Anonymous email blames insufficient management for cover up at migrant minor accommodation
Events have moved quickly in the last week or so, in the too quiet tourist town of Puerto Rico de Gran Canaria. On one little street anonymous accusations of breaking and entering, assaults and mistreatment, reports of mismanagement and a failure to address serious sexual allegations, have this week spiralled into a flurry of activity on all sides, with the primary stated goal to protect the innocent from harm. An investigation has been launched into claims against the staff at the temporary accommodation in question, as well as serious questions about the management of real world problems facing the 170+ unaccompanied youths still stuck in administrative limbo. Vilified by their involuntary neighbours, serious questions are now being asked about how minors are being cared for at all, as well as an alleged lack of transparency, keeping quiet, about reported abuses or problems. Campaigners continue to demand the facility’s immediate closure, the Regional Government say it will close before mid July.
The Canary Islands Ministry of Social Rights last week began an investigation and inspection process at a centre for unaccompanied foreign minors on the south of Gran Canaria. The minister in charge, Noemí Santana, made the decision as a result of an anonymous email, dated May 31**, purporting to be from workers at this particular temporary accommodation facility, which was received through the General Directorate of Protection to Childhood and the Family, alleging serious sexual abuse has occurred at this controversial facility, and that there have also been cases of sexual exploitation of minors ”within and outside” of the establishment. The unsigned message was also sent to the Mogán Town Council, under La Alcaldesa O Bueno.
The Ministry reported yesterday that events denounced in Mogán have been under investigation for the last week and, given the seriousness of the allegations of assault and other irregular practices, they will be studied closely “until the last” to verify the accuracy of the claims within. However, the regional Executive, who are responsible for the custody of minors, also said that they “do not understand” why these employees have not addressed their claims directly to the police or the Prosecutor’s Office, instead of sending an anonymous email. Another of the controversial temporary accommodations in Mogán, the Tamanaco, was recently closed and the Ministry has been working since at least spring to find alternative spaces on the island, so that they can finalise their usage of the Puerto Bello apartments within the month. It is understood from our own sources that the property owner has also been making clear for several months that the situation cannot and should not continue at their premises after the contract expired.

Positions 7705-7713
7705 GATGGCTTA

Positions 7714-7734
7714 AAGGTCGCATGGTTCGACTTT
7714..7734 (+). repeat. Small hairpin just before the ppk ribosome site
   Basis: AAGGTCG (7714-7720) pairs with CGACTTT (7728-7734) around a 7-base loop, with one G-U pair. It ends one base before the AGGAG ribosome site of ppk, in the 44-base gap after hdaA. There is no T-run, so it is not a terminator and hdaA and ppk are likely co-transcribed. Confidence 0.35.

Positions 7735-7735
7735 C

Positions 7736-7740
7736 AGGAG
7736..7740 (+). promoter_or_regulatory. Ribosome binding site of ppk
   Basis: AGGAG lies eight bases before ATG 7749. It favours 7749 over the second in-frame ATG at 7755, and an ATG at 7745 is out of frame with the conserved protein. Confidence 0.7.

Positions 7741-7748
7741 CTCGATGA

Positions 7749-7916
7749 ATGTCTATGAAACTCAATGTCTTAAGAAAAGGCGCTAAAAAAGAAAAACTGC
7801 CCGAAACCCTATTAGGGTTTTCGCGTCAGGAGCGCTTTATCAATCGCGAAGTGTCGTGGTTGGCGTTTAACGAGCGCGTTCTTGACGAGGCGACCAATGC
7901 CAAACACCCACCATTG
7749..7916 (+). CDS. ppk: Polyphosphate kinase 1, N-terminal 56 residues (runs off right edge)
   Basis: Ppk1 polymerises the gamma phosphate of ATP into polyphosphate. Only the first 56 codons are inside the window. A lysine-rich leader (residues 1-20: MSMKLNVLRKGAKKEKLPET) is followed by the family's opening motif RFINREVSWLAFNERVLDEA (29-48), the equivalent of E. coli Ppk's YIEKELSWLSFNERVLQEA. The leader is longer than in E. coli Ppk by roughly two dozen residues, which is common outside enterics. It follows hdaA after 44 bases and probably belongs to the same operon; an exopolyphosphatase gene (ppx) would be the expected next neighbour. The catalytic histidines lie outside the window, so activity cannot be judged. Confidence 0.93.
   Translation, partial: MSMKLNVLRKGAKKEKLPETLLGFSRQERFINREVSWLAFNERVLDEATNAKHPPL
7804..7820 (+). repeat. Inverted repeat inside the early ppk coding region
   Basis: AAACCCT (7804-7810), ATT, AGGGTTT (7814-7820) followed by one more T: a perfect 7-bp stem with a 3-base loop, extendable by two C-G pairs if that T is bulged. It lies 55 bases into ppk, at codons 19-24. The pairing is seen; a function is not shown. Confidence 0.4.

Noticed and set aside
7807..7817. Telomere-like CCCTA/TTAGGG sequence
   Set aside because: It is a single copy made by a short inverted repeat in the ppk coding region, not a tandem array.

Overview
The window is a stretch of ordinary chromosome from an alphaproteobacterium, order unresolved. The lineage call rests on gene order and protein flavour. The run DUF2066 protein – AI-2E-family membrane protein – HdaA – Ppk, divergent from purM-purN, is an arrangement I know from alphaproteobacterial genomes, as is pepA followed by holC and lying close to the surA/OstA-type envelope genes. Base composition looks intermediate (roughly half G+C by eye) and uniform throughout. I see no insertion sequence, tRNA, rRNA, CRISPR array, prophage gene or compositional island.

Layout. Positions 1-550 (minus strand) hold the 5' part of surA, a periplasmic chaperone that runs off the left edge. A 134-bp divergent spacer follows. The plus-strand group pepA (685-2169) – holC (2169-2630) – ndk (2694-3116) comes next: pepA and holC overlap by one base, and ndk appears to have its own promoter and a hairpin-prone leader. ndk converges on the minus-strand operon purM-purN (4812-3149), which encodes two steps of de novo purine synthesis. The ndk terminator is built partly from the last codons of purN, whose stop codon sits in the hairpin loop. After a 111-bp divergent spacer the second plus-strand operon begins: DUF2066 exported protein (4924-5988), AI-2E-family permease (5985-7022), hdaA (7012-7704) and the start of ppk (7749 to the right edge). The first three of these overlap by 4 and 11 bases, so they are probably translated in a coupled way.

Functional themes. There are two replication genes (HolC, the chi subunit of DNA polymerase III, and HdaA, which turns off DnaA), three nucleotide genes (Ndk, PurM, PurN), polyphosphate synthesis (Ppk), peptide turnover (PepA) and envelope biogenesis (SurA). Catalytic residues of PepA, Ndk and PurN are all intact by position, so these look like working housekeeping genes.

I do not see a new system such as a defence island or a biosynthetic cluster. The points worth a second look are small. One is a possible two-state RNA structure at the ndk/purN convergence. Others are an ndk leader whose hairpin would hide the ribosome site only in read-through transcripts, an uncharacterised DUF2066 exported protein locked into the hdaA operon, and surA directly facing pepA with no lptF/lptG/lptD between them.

According to the email, widely reported, there have been accusations of “child prostitution, assaults and humiliation, lack of adequate medical care, drug use and trafficking, without the management of the centre having done anything to prevent it.”
In early March a worker is said to have made a report that one of the minors had suffered “repeated sexual assaults by two users[others]” who, according to the anonymous email, were of legal age awaiting their referral to an adult facility. The minor in question, apparently, then escaped from the premises, so as to avoid these abuses and avoid the ridicule he had suffered from other boys there.
The email goes on to make separate claims that at least three minors from the centre had taken part in or practiced prostitution, both inside with other minors and also outside the accommodation, presumably with adults. The testimony of the anonymous authors is also reported to say that they have denounced attacks by some employees on the migrant minors and the use of “disproportionate physical restraints in which the assistants placed their knees on the neck of the users.” The text reportedly goes on to say that these events occurred “months ago”, but the people in charge of directing the centre “kept it quiet” and that “they have not carried out any intervention with the minors or reported it to the authorities.”
The Government of the Canary Islands have made clear that the closure of the centre, managed by the Social Response Foundation Siglo XXI, is already imminent. “By mid-July it will be closed,” say sources within the Social Rights Ministry. For its part, the Mogán Town Council indicated last night that it would pass the case to the Prosecutor’s Office for Minors, which they did this afternoon.